For more information about the venue, see https://www.visitseili.fi/en/accommodation/

Proposals prepared for blind review should be submitted via email to Mikko M. Puumala,

<mimapuu@utu.fi> no later than December 15th, 2020. Decisions will be announced by February 30th, 2021. Draft papers for pre-read by conference participants will be due May 31st, 2021.

Please note that while the meeting is planned to take place live, we are closely following the COVID-19 situation in Finland and other countries. We will put updates to ISEE website: https://enviroethics.org/

CFP:ISEE sessions at the 2021 APA Pacific Meeting

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Call for Papers

INTERNATIONAL SOCIETY FOR ENVIRONMENTAL ETHICS

2021 Pacific Meeting of the American Philosophical Association

 Submissions are invited for the International Society for Environmental Ethics group sessions at the 2021 Pacific Division Meeting of the American Philosophical Association (APA). The meeting will be held March 31 – April 3, 2021, at the Hilton Portland Downtown in Portland, Oregon.

The ISEE invites submissions of individual papers (approximately 20 minute presentations) or proposals for themed sessions (particular topics, author-meets-critics, etc.).

Please include any interest in chairing a session as well.

People working in any area of ethics concerning environmental issues are encouraged to submit proposals.

Submission Procedure:

  • For individual paper submissions, please submit either: (1) a 300-word abstract, or (2) a full paper (approx. 3000 words).
  • For themed sessions, please submit the proposed session title, a brief description of the session, names of all those participating, and titles for each paper. Paper abstracts (of up to 300 words) are strongly encouraged. Participants should be confirmed as willing to attend if the session goes forward.
  • Materials should be submitted in Microsoft Word or PDF format to: Alex Lee (ISEE Secretary) at aplee@alaskapacific.edu 
Please include “ISEE/APA” in the subject line.
  • The deadline for submitting proposals is September 30, 2020.

AWARD ANNOUNCEMENT:Victoria Davion Award for Intersectionality in Environmental Ethics

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AWARD ANNOUNCEMENT:

Victoria Davion Award for Intersectionality in Environmental Ethics

Chris Cuomo Keynote Presentation at 17th Annual ISEE Meeting

To help build a more diverse, equitable, and inclusive field of environmental ethics, the International Society for Environmental Ethics seeks to highlight intersectional scholarship in environmental philosophy. This includes, but is not limited to, work that examines linkages between environmental philosophy, feminist and gender studies, critical race theory, Indigenous studies, and disability studies. ISEE aims to support research, teaching, and service that extend the scope of environmental ethics to incorporate perspectives and methods that have been historically marginalized or excluded from environmental philosophy as a discipline, and that address questions of epistemic justice, such as the devaluation of certain forms of knowledge within academic environmental philosophy, barriers to and opportunities for developing more inclusive perspectives, and approaches to respectfully collaborating across perspectives and traditions. We seek to honor and advance work that brings different threads of philosophy and environmental thought together.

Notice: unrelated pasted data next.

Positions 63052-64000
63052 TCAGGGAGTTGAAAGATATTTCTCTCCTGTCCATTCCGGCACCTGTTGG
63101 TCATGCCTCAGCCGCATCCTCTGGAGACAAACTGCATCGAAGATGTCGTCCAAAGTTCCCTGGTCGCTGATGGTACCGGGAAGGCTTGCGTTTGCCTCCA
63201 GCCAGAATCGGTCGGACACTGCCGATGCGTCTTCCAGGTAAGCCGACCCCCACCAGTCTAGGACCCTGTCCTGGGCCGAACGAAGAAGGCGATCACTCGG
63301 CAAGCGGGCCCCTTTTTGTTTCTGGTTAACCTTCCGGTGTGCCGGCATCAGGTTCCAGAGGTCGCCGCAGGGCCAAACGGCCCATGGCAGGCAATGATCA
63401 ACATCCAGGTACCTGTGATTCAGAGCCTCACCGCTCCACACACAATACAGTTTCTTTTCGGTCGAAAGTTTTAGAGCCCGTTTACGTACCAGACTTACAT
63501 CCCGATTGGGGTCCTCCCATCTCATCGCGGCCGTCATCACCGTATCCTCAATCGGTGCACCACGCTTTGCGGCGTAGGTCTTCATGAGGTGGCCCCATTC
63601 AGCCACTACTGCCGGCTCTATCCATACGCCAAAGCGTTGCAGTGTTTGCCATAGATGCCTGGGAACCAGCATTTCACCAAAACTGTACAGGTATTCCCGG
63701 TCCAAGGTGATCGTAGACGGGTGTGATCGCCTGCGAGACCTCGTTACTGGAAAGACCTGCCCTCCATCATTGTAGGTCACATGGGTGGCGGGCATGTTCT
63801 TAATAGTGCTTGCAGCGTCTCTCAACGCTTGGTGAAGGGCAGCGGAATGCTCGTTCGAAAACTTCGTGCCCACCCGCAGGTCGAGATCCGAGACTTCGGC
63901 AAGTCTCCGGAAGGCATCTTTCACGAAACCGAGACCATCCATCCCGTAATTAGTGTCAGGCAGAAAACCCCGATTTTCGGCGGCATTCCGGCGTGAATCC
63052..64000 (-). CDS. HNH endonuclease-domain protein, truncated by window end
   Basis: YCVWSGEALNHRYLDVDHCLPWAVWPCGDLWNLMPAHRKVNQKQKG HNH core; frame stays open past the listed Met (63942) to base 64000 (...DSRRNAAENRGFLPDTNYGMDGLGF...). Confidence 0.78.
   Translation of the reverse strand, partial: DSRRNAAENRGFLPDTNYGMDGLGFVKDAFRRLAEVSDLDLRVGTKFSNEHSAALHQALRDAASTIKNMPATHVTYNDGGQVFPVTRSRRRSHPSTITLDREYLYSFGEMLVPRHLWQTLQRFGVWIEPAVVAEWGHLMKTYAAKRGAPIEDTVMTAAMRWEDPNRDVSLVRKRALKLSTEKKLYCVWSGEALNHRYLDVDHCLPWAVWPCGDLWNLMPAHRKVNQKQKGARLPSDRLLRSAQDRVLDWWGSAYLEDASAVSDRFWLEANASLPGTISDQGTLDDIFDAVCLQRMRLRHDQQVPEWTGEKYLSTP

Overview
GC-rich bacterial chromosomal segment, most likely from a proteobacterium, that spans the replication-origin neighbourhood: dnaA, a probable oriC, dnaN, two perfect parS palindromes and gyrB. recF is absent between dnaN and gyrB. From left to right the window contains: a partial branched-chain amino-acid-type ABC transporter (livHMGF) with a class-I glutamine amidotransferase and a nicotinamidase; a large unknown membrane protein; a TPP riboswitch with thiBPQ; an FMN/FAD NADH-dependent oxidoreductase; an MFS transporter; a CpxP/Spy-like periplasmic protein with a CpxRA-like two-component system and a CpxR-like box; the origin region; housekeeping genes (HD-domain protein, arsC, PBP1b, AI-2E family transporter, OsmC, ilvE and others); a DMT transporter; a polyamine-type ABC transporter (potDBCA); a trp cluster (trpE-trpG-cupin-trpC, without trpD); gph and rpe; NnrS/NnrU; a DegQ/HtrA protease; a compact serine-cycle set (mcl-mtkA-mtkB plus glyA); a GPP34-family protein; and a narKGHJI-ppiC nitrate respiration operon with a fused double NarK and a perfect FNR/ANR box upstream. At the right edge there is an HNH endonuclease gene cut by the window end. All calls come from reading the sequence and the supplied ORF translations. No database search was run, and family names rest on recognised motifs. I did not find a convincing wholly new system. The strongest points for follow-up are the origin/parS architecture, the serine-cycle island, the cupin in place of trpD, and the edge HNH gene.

In support of these aims, we establish the Victoria Davion Award for Intersectionality in Environmental Ethics.

Victoria Davion was raised in New York City, earned her Ph.D. in Philosophy from the University of Wisconsin at Madison in 1989 and joined the department of Philosophy at the University of Georgia in 1990. She became the first woman to become a full professor in Philosophy at UGA, and the first woman to be appointed department head in 2005, a position she held until her death in 2017. She became widely known for her cutting-edge interdisciplinary work in feminist and environmental ethics, where she made truly transformative contributions, and was a beloved teacher and mentor to many who were inspired by her engaging, accessible, and innovative teaching methods. She presented and published on a breadth of philosophical areas including political philosophy, power and privilege, healthcare, nuclear deterrence, artificial intelligence, abortion, whiteness, and technology. She co-edited The Idea of a Political Liberalism: Essays on Rawls (2000) and was an associate editor of the Encyclopedia of Environmental Ethics (2009). A lover of nonhuman animals, music, and travel, as well as a witty, engaging, generous, and astute person, Vicky also made a far-reaching impact as the founder and editor of the journal, Ethics & the Environment , which she first published in 1995 and which continues as a highly influential journal today.

In helping to catalyze and bring forth intersectional understanding within environmental philosophy, her contribution inspires this Award and all those whose accomplishments it recognizes.